“I’ve never performed outdoors,” says Katigbak, who will perform five different roles in the show. A small woman, but with a commanding voice and presence, she breaks into a smile as she remembers the first time Polendo approached her with the idea for the show.

“Rubén had told us what his plans were when we were in New York, and I thought, ‘Oh my goodness, how fascinating’, and then I saw the design and I thought, ‘how beautiful!’ And then came, ‘uh, how do we get heard? How do we get dressed with all the sand?’ But the whole thing is just beautiful.”

Polendo shows me a picture on his laptop of a small structure, made out of coloured paper, explaining that it was his original idea for how the stage should look. Apart from the scale, of course, it is virtually identical to the finished version. “I never dreamt it would have worked out this way,” he says.

It is a basic layout. Compromising a small, square structure with an accompanying set of stairs, a long platform with a door at the end, and finished off with a big red curtain, it is offset by the backdrop of the ocean.

“As we discussed where to perform it,” answers Polendo, “it seemed obvious to me that it had to be a really special place.”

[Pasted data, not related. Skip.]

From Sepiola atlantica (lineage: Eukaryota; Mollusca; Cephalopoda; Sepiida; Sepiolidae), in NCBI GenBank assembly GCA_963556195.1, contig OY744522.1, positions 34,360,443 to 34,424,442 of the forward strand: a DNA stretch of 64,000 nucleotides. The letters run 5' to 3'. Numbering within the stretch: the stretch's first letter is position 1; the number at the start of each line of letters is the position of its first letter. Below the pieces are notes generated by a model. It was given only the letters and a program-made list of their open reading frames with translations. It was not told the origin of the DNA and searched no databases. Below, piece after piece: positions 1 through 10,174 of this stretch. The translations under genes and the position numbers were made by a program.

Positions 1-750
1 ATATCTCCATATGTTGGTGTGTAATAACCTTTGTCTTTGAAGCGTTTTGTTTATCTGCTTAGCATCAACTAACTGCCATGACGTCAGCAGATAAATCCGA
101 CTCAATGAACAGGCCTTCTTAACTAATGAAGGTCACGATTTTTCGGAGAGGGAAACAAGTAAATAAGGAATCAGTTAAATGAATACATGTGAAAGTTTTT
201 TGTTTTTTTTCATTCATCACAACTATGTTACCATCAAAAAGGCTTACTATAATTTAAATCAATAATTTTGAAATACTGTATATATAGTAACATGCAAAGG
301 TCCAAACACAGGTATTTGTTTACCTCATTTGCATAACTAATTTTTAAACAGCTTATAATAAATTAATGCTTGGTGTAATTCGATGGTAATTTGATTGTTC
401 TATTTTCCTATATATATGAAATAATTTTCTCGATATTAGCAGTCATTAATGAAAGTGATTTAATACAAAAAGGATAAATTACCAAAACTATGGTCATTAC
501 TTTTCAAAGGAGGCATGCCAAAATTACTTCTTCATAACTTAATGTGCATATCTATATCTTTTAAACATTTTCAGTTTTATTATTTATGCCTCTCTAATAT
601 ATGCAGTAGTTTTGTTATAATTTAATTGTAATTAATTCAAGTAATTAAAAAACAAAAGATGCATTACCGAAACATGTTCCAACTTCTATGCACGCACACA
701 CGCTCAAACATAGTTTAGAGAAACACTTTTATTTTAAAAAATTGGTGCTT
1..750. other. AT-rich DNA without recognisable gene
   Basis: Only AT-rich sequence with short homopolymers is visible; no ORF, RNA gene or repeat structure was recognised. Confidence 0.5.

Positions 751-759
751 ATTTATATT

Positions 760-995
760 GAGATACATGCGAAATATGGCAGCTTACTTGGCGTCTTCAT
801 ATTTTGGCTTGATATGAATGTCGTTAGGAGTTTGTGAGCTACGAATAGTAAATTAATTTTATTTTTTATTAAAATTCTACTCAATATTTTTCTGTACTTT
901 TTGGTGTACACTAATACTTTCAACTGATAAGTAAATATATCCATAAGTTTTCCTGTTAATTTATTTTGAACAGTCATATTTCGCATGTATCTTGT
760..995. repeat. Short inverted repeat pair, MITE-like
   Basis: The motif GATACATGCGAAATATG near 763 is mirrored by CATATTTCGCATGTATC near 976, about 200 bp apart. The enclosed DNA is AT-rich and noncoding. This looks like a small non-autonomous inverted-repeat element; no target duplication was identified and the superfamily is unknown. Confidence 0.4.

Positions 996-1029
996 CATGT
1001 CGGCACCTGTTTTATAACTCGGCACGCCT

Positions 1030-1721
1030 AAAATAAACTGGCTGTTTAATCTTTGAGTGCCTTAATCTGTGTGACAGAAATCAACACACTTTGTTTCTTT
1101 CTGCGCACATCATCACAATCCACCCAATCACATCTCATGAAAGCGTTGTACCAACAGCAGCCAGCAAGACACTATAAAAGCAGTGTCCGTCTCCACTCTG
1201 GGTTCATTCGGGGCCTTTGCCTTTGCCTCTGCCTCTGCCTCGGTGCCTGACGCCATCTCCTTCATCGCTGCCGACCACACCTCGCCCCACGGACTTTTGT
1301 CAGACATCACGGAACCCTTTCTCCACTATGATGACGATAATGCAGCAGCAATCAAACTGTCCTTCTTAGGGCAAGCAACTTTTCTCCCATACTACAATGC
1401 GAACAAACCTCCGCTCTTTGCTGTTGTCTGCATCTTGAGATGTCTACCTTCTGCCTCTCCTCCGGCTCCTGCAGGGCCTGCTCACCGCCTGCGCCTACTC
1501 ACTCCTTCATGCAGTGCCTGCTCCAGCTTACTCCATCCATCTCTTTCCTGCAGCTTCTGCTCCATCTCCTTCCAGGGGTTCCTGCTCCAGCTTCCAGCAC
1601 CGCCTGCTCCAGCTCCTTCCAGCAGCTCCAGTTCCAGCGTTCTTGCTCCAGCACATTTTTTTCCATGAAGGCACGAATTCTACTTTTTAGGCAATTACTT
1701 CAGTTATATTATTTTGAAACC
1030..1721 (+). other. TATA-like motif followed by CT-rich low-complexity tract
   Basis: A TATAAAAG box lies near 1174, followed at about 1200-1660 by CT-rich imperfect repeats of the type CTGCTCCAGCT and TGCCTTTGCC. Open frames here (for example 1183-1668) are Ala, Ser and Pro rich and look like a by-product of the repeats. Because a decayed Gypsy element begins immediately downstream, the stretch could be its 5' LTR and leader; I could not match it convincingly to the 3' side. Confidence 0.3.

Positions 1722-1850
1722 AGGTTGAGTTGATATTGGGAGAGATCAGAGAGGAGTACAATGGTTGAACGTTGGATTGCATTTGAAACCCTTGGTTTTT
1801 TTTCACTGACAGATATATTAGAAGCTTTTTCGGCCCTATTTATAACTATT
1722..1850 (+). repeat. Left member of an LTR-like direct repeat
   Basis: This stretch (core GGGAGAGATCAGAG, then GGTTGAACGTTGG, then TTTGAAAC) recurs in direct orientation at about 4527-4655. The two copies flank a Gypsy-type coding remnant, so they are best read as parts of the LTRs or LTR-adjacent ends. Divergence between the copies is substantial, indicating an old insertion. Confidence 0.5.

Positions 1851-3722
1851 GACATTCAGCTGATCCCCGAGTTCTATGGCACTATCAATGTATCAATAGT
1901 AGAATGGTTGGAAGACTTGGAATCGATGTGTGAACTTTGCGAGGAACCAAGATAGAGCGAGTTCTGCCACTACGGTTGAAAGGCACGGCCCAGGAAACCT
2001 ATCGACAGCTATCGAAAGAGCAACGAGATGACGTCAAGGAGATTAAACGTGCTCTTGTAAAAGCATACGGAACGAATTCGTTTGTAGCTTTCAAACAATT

“We had help from Adach, who were happy to mentor us through the process. So we spoke to several venues and came up with ideas and then they [Adach] spoke to us about their experience producing events on the Corniche beach. The minute they said that, it all just came to me. I thought, ‘That’s it’.”

The stage is half in the water, he explains. “So when the curtain opens, you see the ocean. Once that happens, you’re done. The scenic design is gorgeous. A ramp that goes out towards the water, with a door that leads to everything – or,” he adds, “nothing.”

I let him get back to the rehearsal. It is a long and painstaking process, bringing every little detail to the required standard of perfection, and I watch as Nestor practises his leap from the small square structure again and again, until the choreographer, Scott Spahr, is happy with his stance upon landing in the sand.

But as the players continue their work into the night, I am reminded of a comment from Sullivan earlier that evening: “To perform the piece in one of the most beautiful places in the world, in one of the most beautiful locations in the world, is a pleasure. It’s not an obstacle in any way.”

• Chaos is on at 8pm on the Corniche beach (Gate 6) in Abu Dhabi, from tonight until Saturday. Entry is free, but booking is required. Visit for information and tickets.